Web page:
African agriculture needs more nematologists, IITA
Researchers from the International Institute of Tropical Agriculture (IITA), Kenya in partnership with the Nematology Research Unit of Ghent University, Belgium carried out the first-ever structured survey on nematology in sub-Saharan Africa (SSA).
The study which was published in July 2019, in the journal Nematology, aimed at promoting nematology as a training and research discipline in SSA.
Nematology is the scientific study of nematode worms. Although nematodes should be viewed among the most critical threats to crop production and food security in SSA, there are few trained nematologists.
Historically, the recognition and the attention paid to nematology in the plant protection sector has been lower than other disciplines and consequently, fewer professionals have focused on this research subject.
Given the tremendous actual and potential impact that nematodes have on African agriculture, it is surprising that awareness and understanding of nematology has remained almost unchanged since the second half of the 20th century. Hence, nematodes persistently remain an overlooked concern, resulting in crop losses that can amount to over US$100 billion.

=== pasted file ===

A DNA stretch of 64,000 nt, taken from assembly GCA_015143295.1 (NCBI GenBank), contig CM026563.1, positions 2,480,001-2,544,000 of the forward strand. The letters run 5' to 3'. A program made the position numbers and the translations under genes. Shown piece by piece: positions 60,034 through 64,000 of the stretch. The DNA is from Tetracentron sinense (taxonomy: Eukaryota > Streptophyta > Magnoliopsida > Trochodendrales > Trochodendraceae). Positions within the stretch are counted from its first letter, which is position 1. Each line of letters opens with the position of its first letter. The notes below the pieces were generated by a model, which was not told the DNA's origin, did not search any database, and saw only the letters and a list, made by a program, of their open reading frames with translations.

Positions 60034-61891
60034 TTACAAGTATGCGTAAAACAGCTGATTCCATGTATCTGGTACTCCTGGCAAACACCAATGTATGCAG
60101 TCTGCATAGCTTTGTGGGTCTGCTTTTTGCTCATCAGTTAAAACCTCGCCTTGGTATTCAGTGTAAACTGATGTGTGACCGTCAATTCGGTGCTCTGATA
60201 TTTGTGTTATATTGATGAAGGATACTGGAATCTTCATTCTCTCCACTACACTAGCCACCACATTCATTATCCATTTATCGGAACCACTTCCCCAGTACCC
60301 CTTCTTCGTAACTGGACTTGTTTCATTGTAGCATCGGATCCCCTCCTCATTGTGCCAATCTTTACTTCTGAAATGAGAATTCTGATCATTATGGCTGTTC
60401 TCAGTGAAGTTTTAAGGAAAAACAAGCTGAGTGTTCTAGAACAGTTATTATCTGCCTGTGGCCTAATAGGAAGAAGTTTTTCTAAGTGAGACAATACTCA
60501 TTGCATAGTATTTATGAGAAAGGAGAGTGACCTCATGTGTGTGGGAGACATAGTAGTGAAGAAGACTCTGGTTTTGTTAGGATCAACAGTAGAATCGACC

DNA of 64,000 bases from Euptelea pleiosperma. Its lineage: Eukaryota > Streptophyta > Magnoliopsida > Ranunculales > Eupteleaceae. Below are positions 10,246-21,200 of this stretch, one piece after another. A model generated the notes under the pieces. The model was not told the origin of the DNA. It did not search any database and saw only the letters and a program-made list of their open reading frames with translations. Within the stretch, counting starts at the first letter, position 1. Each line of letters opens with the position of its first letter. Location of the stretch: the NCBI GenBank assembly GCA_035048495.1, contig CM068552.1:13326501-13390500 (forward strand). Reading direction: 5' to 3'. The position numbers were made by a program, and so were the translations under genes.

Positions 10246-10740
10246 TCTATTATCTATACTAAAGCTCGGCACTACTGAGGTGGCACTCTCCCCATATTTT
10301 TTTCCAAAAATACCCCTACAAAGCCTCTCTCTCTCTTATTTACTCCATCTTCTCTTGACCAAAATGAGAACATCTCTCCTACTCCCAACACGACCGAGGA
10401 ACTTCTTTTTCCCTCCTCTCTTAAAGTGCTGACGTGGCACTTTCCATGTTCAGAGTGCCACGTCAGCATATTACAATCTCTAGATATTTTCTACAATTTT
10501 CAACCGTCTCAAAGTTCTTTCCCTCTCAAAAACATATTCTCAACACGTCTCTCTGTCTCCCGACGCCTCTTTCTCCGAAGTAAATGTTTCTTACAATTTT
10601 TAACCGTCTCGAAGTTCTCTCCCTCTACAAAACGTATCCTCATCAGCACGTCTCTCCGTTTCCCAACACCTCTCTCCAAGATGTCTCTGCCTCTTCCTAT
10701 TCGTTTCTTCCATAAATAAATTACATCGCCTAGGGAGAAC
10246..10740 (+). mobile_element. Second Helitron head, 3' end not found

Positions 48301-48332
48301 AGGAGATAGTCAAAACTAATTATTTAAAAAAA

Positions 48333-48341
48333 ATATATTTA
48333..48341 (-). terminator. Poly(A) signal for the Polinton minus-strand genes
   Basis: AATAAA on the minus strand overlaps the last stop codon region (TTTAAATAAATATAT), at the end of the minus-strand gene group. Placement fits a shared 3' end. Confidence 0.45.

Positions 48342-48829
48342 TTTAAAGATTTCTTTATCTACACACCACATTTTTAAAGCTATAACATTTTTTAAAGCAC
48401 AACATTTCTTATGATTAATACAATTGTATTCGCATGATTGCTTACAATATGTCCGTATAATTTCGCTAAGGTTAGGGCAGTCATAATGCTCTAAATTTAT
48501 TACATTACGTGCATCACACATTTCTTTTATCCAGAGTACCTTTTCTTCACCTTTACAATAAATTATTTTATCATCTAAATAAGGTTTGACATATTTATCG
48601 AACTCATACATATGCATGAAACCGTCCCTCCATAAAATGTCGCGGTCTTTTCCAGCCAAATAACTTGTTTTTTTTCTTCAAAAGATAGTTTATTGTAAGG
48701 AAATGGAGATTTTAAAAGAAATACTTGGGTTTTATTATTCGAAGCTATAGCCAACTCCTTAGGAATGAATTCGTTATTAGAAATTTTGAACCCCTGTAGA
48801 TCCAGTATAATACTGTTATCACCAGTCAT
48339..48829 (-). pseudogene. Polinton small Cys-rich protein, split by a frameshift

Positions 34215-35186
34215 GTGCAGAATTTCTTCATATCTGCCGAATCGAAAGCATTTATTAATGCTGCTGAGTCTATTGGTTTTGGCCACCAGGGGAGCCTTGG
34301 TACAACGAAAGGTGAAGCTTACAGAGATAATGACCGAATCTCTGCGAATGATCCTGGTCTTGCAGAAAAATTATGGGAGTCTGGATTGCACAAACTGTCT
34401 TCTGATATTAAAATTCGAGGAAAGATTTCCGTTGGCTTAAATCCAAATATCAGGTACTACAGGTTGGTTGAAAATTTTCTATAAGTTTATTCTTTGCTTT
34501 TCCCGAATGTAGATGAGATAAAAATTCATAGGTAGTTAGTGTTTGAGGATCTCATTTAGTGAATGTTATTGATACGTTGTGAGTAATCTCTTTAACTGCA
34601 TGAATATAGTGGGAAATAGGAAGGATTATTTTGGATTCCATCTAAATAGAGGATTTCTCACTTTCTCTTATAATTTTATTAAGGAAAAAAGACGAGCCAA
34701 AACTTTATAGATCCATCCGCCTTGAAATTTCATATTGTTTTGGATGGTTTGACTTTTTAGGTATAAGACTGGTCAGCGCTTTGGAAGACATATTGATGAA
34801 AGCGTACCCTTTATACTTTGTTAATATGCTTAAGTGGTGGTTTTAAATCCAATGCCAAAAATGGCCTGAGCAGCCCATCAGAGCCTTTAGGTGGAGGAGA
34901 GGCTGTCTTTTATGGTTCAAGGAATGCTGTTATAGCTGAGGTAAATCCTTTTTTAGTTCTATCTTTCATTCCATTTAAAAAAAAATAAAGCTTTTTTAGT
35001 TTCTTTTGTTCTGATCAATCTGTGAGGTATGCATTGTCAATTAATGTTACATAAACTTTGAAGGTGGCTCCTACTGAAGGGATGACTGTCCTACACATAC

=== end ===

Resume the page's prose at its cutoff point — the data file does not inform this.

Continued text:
“The most effective tools previously relied upon to manage these pervasive pests are now obsolete, due to their excessive toxicity, requiring us to seek alternatives. Therefore, there is currently a pressing need for nematologists to create awareness, provide advice, and conduct research for new management options. This is because, addressing nematology is an integral component of soil health and a critical element towards ensuring Africa’s food security,” Cortada says.
A research team led by Laura Cortada , IITA Soil Health Scientist (Nematology) and Inge Dehennin, Coordinator of the International MSc in Agro- and Environmental Nematology, carried out a structured survey whose findings showed that despite nematology being a little-known discipline in SSA, remarkable positive progress and increased awareness has occurred over the previous two decades, allowing more professionals to return to SSA to occupy positions in academia, or public or private institutions.
A few initiatives have been instigated in SSA towards enhancing nematology capacity such as the Nematology Initiative for Eastern and Southern Africa (NIESA), which was a particularly prominent effort between 2004 and 2011. Another is the International MSc in Agro- and Environmental Nematology (ImaNema) from Ghent University. IITA has also effectively delivered approximately 50 years of nematology research and training to SSA, transforming IITA into the lead center of the CGIAR in terms of nematology expertise.
The expectation of the researchers is that the results of this survey will help policy makers, national agricultural and research programs, academics, and donors to identify the strengths, weaknesses, and opportunities ahead, to promote nematology further in the region.